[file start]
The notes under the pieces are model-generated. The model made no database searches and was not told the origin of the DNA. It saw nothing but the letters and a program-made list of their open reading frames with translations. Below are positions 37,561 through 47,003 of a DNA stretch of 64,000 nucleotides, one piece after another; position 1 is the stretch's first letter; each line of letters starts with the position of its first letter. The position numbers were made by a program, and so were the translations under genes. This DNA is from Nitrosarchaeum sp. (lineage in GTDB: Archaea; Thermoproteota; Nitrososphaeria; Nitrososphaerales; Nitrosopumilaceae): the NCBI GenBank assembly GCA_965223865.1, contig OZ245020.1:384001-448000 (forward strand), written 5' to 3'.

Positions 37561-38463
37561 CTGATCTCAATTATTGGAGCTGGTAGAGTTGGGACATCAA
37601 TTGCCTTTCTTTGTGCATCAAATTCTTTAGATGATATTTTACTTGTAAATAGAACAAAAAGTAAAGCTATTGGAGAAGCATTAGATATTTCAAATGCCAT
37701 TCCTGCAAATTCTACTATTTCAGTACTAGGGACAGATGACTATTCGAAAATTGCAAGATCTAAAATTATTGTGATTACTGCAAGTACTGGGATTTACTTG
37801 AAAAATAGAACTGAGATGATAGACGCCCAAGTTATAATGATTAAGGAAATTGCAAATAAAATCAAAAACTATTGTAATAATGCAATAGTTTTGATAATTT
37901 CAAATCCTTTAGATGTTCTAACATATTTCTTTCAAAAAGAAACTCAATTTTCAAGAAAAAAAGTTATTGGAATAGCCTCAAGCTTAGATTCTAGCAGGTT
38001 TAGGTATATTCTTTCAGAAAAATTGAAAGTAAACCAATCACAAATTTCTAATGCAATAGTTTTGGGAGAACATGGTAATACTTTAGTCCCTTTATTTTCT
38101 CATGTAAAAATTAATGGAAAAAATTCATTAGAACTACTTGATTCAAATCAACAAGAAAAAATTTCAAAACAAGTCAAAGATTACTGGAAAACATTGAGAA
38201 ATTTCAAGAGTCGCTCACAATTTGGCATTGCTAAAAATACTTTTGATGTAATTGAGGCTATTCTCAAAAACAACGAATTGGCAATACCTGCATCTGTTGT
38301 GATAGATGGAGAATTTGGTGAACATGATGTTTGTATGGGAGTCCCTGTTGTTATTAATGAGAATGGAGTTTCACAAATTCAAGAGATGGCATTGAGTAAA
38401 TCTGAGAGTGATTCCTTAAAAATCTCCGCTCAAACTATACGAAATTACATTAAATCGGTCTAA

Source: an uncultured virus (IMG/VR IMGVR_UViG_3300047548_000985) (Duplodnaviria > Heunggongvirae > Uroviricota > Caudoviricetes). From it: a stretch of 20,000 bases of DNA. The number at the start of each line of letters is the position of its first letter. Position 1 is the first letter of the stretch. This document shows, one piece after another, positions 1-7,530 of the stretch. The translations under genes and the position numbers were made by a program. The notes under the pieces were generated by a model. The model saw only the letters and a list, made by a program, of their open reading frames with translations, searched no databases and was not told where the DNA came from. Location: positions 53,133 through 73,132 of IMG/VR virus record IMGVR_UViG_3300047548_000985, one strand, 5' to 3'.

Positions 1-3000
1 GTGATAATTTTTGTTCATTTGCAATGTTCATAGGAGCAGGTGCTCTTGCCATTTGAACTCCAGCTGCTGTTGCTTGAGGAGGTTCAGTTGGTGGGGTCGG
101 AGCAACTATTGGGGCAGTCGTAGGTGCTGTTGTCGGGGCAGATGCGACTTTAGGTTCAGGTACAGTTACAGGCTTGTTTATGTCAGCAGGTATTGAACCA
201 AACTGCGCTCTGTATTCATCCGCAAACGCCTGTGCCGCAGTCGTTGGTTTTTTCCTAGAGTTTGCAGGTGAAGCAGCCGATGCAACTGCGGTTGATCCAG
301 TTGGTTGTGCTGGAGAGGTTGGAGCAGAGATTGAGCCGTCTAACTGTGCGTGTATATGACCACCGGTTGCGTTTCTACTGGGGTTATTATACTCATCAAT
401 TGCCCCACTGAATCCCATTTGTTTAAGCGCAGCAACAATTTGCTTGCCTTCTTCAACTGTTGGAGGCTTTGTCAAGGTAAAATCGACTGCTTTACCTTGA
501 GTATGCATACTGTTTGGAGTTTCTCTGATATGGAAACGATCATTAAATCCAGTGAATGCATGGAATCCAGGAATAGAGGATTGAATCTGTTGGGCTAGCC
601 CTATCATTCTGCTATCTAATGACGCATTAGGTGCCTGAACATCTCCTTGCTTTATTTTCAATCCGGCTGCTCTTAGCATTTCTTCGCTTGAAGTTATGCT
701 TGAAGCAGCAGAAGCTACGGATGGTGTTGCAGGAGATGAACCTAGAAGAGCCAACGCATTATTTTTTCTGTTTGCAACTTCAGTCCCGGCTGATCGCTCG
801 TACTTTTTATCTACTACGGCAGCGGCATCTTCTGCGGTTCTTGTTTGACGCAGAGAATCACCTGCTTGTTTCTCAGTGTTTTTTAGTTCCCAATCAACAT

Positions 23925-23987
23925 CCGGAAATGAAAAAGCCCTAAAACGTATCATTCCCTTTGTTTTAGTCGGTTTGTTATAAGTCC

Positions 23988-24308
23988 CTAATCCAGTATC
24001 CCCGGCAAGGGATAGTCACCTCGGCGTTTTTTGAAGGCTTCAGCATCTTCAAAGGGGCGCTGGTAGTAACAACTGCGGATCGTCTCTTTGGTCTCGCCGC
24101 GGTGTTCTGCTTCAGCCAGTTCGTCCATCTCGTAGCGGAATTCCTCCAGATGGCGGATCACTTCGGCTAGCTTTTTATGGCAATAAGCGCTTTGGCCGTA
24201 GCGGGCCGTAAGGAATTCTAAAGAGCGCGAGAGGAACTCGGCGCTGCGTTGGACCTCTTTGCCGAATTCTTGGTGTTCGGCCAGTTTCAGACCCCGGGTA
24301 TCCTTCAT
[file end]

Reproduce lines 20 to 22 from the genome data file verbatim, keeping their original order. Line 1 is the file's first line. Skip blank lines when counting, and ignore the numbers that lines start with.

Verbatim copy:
501 GTATGCATACTGTTTGGAGTTTCTCTGATATGGAAACGATCATTAAATCCAGTGAATGCATGGAATCCAGGAATAGAGGATTGAATCTGTTGGGCTAGCC
601 CTATCATTCTGCTATCTAATGACGCATTAGGTGCCTGAACATCTCCTTGCTTTATTTTCAATCCGGCTGCTCTTAGCATTTCTTCGCTTGAAGTTATGCT
701 TGAAGCAGCAGAAGCTACGGATGGTGTTGCAGGAGATGAACCTAGAAGAGCCAACGCATTATTTTTTCTGTTTGCAACTTCAGTCCCGGCTGATCGCTCG